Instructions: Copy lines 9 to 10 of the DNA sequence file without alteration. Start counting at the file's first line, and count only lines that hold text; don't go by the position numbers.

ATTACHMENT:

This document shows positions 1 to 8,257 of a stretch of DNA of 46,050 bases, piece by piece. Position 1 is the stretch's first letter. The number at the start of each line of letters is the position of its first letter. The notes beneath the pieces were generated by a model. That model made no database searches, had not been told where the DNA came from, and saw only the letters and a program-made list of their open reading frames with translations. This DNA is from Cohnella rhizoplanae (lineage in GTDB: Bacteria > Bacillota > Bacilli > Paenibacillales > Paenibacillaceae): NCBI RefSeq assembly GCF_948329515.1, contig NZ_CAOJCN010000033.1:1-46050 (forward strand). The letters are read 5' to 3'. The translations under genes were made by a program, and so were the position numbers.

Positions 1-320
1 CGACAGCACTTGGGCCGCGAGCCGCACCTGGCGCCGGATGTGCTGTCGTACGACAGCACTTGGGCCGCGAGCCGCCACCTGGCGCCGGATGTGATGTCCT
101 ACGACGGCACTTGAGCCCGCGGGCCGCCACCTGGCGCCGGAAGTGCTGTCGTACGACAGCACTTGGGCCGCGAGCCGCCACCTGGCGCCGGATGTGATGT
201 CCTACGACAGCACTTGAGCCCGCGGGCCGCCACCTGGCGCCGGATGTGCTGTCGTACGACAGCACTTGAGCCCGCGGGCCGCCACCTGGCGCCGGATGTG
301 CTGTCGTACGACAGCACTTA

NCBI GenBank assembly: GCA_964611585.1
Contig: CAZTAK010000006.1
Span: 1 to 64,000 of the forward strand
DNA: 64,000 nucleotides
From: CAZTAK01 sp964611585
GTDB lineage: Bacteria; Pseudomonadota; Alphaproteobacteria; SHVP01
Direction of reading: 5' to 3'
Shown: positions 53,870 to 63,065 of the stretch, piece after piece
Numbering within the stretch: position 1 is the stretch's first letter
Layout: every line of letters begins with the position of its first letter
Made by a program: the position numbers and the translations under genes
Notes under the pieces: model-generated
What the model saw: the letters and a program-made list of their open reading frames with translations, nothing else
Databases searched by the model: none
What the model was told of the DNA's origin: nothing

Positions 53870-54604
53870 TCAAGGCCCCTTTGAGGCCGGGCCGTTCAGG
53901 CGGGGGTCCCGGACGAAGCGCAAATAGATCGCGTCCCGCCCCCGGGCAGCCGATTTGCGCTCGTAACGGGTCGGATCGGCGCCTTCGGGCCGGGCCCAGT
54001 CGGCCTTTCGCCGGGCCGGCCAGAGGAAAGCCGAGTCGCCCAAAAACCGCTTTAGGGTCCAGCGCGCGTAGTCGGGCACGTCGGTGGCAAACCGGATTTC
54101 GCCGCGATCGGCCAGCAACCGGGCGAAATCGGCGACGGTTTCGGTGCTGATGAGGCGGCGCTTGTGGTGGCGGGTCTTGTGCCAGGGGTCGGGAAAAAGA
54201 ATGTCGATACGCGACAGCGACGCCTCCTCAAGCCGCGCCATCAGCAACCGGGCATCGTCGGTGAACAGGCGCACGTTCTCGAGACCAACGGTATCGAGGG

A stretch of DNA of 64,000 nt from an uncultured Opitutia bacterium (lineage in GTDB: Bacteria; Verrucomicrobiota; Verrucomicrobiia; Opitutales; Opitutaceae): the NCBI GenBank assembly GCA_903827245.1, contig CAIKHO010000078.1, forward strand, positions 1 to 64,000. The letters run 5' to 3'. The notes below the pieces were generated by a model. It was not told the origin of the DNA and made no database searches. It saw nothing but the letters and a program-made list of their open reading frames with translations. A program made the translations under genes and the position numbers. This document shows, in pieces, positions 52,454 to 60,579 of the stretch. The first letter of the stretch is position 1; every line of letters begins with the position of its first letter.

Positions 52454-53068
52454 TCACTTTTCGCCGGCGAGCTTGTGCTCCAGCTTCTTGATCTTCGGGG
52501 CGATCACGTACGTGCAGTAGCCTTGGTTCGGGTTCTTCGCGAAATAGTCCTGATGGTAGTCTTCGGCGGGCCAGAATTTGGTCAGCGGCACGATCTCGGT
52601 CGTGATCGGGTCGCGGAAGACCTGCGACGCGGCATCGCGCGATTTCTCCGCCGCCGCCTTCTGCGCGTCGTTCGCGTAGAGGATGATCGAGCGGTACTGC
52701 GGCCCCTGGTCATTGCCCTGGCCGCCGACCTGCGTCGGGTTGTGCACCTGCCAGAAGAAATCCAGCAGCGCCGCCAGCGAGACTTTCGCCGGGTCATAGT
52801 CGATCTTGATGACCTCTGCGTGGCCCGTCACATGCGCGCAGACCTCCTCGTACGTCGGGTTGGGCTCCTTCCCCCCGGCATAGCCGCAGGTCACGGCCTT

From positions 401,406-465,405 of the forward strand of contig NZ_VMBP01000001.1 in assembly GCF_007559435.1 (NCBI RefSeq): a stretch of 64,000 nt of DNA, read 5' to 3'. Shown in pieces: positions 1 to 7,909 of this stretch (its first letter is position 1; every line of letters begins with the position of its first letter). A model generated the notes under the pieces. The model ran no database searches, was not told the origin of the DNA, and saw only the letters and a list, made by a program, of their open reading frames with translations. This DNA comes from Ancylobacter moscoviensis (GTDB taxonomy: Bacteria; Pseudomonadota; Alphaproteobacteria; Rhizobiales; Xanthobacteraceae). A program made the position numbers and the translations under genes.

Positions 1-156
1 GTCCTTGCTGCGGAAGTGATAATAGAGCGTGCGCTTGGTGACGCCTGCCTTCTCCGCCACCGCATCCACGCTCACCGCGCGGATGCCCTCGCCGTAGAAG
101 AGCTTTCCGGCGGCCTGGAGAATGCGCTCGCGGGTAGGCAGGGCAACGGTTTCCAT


Span: 1 to 64,000 of the forward strand
DNA: 64,000 nucleotides